Gregg Araki’s “Mysterious Skin” (by Erik Syngle, with Suzanne Scott and Kristi Mitsuda, May 3, 2005)

Full of assaultive punk attitude and armed with an arsenal of hip music and film references that could be momentarily arresting yet didn’t always add up to much, Gregg Araki’s string of sensationalist low-budget New Queer Cinema features in the Nineties aren’t very fondly remembered outside of Film Studies classes — and perhaps they weren’t meant to be. Araki’s aggressive, militantly queer, often violent and violently stylized movies were an inspiration to some, and purposefully alienating to others. Then he made a warm and funny little romantic comedy about a live-in MFM threesome called “Splendor” (1999) that might have been more subversive, honest, and optimistic in its treatment of “alternative lifestyles” than his overtly political work. Was it just a fluke?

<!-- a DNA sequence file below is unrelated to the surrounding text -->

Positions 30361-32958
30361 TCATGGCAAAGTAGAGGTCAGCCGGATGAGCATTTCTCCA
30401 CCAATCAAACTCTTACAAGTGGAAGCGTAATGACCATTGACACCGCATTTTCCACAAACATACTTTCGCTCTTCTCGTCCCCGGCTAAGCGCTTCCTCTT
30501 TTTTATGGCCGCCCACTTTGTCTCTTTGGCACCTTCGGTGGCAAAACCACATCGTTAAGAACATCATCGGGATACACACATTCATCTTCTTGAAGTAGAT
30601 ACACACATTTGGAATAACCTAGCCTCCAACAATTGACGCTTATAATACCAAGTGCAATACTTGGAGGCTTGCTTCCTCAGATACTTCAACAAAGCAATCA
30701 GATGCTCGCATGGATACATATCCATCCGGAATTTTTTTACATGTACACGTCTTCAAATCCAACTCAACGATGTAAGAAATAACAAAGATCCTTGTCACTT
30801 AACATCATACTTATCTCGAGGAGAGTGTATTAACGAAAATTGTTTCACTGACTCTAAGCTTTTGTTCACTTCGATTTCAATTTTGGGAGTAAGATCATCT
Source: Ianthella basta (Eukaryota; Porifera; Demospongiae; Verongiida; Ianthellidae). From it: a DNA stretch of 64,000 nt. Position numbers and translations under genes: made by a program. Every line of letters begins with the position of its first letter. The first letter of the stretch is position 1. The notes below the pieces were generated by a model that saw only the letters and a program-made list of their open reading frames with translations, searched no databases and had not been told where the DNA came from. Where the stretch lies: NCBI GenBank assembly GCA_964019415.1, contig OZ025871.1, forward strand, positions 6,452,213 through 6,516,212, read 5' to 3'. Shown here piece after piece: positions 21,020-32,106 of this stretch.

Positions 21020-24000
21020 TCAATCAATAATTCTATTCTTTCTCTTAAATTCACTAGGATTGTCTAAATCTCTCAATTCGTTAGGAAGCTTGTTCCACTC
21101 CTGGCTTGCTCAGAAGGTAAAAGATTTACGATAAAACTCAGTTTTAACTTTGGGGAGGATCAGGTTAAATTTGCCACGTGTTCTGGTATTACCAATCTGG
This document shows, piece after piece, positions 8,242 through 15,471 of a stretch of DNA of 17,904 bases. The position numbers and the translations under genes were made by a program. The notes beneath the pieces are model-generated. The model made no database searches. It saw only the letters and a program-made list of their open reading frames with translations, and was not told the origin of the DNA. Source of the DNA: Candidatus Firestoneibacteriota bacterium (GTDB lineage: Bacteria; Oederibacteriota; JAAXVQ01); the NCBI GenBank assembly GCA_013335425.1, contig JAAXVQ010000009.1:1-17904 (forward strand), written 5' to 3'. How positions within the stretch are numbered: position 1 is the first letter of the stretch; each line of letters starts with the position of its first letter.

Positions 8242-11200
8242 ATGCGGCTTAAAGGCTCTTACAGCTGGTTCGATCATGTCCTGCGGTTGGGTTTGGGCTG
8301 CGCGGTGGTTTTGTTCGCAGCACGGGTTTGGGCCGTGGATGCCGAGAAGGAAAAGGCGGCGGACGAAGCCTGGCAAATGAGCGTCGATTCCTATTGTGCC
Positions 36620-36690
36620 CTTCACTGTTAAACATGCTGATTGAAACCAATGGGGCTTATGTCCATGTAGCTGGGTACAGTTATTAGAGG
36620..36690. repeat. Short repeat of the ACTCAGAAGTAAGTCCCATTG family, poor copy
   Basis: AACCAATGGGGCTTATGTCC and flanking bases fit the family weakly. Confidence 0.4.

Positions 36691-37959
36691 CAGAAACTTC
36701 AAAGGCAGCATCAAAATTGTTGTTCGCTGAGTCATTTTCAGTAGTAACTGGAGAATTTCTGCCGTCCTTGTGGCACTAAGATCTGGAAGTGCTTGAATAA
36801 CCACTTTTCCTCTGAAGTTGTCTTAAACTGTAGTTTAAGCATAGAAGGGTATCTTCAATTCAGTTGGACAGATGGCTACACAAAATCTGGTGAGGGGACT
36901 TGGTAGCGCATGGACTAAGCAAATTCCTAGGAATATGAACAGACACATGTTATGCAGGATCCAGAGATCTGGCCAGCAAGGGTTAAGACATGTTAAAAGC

It’s taken a long time to find out the answer (and in the meantime I may have forgotten why I wanted to know), but “Mysterious Skin” proves that, contrary to any reasonable expectations, Araki has matured. Based on a 1995 novel by Scott Heim, it’s Araki’s first film to come from a source other than his own original script, which suggests that perhaps all he ever needed was someone else’s material to help give shape to his real but undisciplined talent. At the same time, it manages to incorporate most of his familiar trademarks: aliens, teenage angst, jailbait TV stars, and loads of sex. What it adds, most notably, are the twin excellent lead performances of Joseph Gordon-Levitt and Brady Corbet and an authentic sense of place (Hutchinson, Kansas) as opposed to his usual shoestring L.A. “nowhere.”

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